The US Federal Circuit Court of Appeals in Washington, DC has reinstated a 2017 ruling that Teva Pharmaceutical should pay $235.5m to GlaxoSmithKline (GSK) for inducing infringement of a patent covering GSK’s heart drug Coreg.
GSK holds US approval for the sale of Coreg (carvedilol), an alpha / beta-adrenergic blocker used to treat left ventricular dysfunction following myocardial infarction, hypertension and congestive heart failure.
In a 2-1 decision, the majority panel at the Circuit Court found substantial evidence that Teva prompted doctors to recommend its generic tablets to treat medical conditions covered by a GSK patent, according to Reuters.
Teva, in a statement reported by the news agency, said it was disappointed with the outcome and plans to appeal and introduce additional defences. The company added that it did not engage in patent infringement.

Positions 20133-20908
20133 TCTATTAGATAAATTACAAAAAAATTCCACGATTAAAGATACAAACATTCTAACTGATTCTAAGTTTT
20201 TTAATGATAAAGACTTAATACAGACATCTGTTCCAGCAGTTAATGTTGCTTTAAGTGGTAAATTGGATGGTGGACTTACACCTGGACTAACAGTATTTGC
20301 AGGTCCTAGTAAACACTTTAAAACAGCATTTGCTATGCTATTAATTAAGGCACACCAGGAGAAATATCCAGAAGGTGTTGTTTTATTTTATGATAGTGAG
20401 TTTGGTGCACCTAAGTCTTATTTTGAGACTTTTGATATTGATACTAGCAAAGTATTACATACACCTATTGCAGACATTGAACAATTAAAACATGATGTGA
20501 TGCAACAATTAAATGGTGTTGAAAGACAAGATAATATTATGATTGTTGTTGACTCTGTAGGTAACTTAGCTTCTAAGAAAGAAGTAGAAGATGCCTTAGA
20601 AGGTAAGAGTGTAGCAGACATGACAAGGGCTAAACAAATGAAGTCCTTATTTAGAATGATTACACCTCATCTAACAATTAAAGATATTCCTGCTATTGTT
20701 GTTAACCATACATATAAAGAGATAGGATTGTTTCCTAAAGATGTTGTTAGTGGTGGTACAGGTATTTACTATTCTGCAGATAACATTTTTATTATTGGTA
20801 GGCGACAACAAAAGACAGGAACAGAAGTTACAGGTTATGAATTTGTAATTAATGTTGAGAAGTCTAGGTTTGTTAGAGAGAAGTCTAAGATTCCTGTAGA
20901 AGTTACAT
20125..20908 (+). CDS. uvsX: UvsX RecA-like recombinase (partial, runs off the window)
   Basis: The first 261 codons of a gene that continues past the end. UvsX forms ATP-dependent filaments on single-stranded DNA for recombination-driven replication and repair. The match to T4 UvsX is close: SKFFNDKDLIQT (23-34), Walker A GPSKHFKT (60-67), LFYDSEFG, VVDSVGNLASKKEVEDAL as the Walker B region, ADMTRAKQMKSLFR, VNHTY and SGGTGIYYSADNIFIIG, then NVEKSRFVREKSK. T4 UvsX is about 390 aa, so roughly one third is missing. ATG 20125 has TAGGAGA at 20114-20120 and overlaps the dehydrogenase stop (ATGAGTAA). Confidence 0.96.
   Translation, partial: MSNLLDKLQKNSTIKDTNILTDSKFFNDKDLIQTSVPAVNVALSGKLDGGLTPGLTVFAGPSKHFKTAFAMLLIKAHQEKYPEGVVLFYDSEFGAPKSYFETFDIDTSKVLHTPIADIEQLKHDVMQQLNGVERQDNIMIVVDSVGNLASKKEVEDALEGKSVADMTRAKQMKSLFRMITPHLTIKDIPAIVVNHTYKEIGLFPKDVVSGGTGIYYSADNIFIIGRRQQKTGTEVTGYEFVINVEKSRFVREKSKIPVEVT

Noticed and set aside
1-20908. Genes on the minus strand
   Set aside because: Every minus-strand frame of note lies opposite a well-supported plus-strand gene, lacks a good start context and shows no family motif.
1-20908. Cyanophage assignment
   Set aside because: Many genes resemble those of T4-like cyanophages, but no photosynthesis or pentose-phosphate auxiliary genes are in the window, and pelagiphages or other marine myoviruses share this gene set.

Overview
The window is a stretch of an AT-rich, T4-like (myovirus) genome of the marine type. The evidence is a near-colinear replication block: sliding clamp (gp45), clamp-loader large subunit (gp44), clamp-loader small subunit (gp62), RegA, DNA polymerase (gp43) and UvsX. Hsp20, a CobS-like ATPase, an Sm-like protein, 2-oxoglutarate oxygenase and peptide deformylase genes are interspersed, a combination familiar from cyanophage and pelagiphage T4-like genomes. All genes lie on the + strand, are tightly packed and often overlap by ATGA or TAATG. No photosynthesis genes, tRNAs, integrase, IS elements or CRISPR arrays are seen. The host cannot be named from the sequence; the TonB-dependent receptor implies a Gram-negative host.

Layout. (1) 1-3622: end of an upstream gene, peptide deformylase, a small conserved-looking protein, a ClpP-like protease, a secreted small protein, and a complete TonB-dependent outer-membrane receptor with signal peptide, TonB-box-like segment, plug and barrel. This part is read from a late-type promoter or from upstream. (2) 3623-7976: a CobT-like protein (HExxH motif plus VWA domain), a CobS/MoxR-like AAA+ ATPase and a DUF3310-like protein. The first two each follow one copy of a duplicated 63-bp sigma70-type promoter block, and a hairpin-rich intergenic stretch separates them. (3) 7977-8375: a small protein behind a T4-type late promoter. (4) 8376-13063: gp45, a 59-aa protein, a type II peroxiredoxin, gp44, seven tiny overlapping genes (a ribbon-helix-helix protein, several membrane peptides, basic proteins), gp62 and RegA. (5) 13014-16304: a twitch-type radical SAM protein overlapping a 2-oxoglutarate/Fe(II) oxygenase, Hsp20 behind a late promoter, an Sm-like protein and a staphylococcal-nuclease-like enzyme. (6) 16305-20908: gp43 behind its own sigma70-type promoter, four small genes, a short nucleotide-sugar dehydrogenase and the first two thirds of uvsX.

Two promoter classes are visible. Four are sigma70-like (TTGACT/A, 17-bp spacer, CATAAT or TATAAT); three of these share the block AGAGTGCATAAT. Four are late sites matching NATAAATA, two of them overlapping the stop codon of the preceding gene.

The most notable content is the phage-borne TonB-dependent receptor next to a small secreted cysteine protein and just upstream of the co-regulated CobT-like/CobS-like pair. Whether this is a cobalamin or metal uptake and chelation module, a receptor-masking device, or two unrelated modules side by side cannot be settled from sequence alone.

Teva started marketing a Coreg generic in 2007 with ‘skinny’ labels indicating treatment for the left ventricular dysfunction and hypertension.
In 2011, the US Food and Drug Administration (FDA) required Teva to amend its label to be identical in content to the approved GSK labelling.
Teva then updated its label to include the indication for the treatment of congestive heart failure.
GSK, with a patent that expired in 2015, filed a lawsuit against Teva for ‘induced infringement’ in 2014.
A Delaware jury ruled that Teva should pay $234.1m for lost profit, along with $1.4m in royalties, but US District Judge Leonard Stark overturned the verdict.
Stark said that other factors could have prompted doctors to prescribe the generic.
Circuit Judge Pauline Newman concluded last week that promotional materials, press releases, product catalogues, the FDA labels and witness testimony supported the earlier verdict for Teva’s induced infringement of GSK’s patent.